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On the 14th of March, the Emperor of the South was warned by a prophet that he must beware the ides, or 15th, of March, since he sees a bad omen for the Emperor on the following day. The Emperor did not heed the prophet and was killed on the 15th of March. A history professor has claimed, on the basis of this, that the Emperor was killed because the omen was real.
Which of the following, if true, most seriously undermines the professor's claim?
This answer choice is irrelevant to the argument because the fact that most people don't believe in omens doesn't mean that they can't come true.
This answer choice is irrelevant to the argument. Though we expect people in general to believe in what they say, the fact that someone doesn't believe in what he or she is saying doesn't mean that what they are saying is wrong.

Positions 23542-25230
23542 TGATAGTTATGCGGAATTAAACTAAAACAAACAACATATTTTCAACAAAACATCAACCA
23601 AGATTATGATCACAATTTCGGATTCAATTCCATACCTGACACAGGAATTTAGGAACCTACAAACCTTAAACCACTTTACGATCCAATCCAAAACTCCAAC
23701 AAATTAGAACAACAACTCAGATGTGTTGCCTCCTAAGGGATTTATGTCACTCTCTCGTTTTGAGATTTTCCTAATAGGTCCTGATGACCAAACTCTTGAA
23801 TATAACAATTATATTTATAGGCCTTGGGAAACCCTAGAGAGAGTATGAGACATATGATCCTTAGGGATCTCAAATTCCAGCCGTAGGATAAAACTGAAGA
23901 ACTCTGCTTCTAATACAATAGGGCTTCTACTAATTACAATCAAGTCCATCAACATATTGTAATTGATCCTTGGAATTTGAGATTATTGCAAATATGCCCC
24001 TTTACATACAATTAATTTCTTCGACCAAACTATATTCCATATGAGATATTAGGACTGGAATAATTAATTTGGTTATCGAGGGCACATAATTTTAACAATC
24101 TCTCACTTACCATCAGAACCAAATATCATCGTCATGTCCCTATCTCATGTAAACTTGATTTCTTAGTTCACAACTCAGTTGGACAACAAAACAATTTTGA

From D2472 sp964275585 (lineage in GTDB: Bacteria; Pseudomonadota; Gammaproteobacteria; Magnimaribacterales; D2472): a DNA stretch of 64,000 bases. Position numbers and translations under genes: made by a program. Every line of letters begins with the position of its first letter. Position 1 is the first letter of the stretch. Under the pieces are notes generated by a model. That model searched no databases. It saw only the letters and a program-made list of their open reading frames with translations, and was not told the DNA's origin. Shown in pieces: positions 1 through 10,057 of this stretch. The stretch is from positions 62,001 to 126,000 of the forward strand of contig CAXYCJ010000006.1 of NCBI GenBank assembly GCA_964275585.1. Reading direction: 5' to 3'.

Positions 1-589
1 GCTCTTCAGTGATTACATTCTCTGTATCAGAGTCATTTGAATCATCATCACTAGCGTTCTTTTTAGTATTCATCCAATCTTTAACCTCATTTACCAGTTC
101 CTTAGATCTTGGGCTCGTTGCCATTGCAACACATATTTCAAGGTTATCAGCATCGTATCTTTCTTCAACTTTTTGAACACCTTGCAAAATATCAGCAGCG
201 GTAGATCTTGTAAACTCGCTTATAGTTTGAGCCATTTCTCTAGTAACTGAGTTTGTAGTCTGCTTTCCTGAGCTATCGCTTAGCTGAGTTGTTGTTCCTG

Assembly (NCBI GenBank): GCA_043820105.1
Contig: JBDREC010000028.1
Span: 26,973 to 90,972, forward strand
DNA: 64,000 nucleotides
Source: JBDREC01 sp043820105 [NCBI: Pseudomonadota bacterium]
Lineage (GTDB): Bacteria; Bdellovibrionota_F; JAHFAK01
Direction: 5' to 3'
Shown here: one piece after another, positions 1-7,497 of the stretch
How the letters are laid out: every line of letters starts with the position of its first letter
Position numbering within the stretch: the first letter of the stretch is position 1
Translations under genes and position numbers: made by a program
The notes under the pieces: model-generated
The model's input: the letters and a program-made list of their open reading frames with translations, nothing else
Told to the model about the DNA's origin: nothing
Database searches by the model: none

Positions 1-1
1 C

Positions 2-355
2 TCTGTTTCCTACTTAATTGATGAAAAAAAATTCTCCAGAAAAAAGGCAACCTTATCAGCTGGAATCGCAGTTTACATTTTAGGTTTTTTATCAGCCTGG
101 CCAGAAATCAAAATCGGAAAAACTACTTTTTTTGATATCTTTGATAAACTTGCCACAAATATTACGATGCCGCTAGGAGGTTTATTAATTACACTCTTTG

This answer choice neither weakens nor strengthens the conclusion. The ratio of fulfilled to unfulfilled prophecies does not necessarily indicate whether the Emperor's death specifically was foreseen. Perhaps the other prophets were false and the emperor's was true? There is a better answer out there.
Way to go![[snippet]]
This answer choice exposes \ attacks the argument's assumption that the prophecy and the death occured in the same year. The prophecy clearly predicted something bad happening the following day, so if the prophecy was off by five years (49 B.C. is five years before 44 B.C.) the conclusion that it foresaw the emperor's death is weakened.
This answer choice strengthens the conclusion rather than weakening it. If all of our prophet's prophecies have come true, there are higher chances that the prophecy of danger to the emperor is no different.